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Autonomous Vehicles

Published on May 5th, 2017 | by James Ayre

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US Judge: Waymo Doesn’t Have Smoking Gun Showing Uber Conspired To Steal Trade Secrets

May 5th, 2017 by  


As we previously reported, Waymo/Google is currently in the process of suing Uber for the alleged theft of trade secrets by a former engineer who left to found the self-driving semi truck startup Otto, which was subsequently acquired by Uber.

In relation to this, Waymo/Google had requested that a US judge issue an injunction blocking Uber from continuing to test its self-driving vehicle tech. It turns out, though, that the evidence provided by Waymo/Google isn’t sufficient to get the injunction granted, according to US District Judge William Alsup.

Judge Alsup stated at the hearing on the matter that he hadn’t seen enough clear evidence to grant an injunction, or rather that he “was wrestling with whether to issue an injunction against the ride service,” as worded by Reuters.

Here’s more from that coverage: “At a hearing in San Francisco federal court, US District Judge William Alsup said it was undisputed that the engineer, Anthony Levandowski, downloaded about 14,000 documents shortly before he stopped working for Waymo.

“If it were proven that Levandowski and Uber conspired in taking Waymo’s information, that could have dire consequences for Uber, say legal and ride-hailing industry experts. … However, Alsup expressed skepticism over whether Uber actually used any Waymo trade secrets. … Waymo attorney Charles Verhoeven said the company suspects such evidence exists. Levandowski declined to answer questions during a deposition, citing his constitutional rights against self incrimination.”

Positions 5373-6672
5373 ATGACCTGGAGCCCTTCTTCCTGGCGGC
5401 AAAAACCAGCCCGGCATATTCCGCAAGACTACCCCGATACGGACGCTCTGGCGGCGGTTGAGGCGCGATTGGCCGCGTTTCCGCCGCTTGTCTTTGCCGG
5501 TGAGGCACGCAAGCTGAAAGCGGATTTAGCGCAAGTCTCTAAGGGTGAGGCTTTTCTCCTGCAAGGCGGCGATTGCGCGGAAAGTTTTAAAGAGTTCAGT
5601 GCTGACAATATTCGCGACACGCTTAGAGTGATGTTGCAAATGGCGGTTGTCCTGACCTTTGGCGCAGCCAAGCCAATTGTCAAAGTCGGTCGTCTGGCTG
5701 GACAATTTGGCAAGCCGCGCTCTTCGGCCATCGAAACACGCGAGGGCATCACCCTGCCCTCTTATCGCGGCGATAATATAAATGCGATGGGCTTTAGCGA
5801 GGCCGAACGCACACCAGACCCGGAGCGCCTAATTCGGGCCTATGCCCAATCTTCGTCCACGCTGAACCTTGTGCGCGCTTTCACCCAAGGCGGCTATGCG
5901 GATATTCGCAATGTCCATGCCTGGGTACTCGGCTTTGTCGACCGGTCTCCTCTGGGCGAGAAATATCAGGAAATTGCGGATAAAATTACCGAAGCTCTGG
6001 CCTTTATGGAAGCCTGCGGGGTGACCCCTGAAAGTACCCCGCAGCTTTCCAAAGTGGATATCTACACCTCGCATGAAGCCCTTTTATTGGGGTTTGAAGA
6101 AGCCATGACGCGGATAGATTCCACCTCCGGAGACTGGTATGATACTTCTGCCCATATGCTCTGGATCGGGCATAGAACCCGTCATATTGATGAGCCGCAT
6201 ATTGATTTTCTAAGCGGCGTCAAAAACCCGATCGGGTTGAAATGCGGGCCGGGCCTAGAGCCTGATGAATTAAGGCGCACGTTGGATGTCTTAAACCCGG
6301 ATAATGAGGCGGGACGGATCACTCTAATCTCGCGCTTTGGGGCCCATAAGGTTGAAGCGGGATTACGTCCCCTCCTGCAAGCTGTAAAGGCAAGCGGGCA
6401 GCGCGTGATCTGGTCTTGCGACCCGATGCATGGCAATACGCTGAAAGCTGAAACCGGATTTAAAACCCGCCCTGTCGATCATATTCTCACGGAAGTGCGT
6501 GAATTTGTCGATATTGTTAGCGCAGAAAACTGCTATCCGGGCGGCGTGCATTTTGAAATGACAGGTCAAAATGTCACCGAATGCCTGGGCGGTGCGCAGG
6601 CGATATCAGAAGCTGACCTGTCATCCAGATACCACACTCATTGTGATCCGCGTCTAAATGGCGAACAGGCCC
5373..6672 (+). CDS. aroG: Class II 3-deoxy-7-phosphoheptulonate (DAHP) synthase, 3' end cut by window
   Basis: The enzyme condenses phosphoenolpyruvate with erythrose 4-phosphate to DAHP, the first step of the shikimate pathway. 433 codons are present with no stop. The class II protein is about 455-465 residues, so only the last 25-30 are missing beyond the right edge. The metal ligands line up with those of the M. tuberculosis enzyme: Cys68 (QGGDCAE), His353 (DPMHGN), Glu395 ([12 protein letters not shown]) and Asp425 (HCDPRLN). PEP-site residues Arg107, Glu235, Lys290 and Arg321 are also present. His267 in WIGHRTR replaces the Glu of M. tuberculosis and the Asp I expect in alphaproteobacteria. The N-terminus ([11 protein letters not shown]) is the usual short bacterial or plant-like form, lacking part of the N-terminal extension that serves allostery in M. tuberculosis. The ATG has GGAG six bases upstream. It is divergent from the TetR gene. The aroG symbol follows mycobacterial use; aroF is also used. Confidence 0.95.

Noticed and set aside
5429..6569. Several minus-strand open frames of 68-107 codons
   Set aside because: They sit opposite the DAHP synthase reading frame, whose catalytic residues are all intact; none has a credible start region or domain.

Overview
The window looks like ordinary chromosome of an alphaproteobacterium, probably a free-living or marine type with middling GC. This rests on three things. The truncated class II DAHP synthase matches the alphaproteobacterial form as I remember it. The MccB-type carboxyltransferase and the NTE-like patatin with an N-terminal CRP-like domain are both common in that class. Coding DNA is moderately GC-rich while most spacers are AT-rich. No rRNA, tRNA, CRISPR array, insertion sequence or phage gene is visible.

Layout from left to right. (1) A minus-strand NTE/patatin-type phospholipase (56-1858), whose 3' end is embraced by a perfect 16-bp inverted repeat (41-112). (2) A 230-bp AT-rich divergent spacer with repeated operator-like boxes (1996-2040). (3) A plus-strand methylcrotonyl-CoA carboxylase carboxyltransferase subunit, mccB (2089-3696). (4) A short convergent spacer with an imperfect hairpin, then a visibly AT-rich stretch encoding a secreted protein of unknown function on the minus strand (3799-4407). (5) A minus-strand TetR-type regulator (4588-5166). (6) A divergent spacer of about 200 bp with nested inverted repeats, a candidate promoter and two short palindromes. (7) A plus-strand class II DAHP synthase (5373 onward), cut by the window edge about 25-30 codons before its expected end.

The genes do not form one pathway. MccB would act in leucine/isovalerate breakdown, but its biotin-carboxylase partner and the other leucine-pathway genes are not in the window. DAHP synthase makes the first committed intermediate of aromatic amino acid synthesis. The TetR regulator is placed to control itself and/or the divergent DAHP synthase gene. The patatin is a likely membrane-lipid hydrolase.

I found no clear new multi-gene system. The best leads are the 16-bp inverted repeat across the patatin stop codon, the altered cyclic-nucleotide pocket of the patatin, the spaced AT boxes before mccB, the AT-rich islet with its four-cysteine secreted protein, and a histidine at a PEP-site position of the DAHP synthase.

Alsup noted: “I’ve given you lots of discovery, and so far you don’t have any smoking gun.”

On the other hand, Waymo contends that a lot is not being revealed (that should be revealed). “Verhoeven also said Uber was improperly withholding thousands of documents on the grounds that they are confidential legal documents. The judge did not make a ruling from the bench on Wednesday.”

The judge is reportedly still deciding whether or not to send Waymo’s trade secret theft claims to non-public arbitration.





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About the Author

's background is predominantly in geopolitics and history, but he has an obsessive interest in pretty much everything. After an early life spent in the Imperial Free City of Dortmund, James followed the river Ruhr to Cofbuokheim, where he attended the University of Astnide. And where he also briefly considered entering the coal mining business. He currently writes for a living, on a broad variety of subjects, ranging from science, to politics, to military history, to renewable energy. You can follow his work on Google+.



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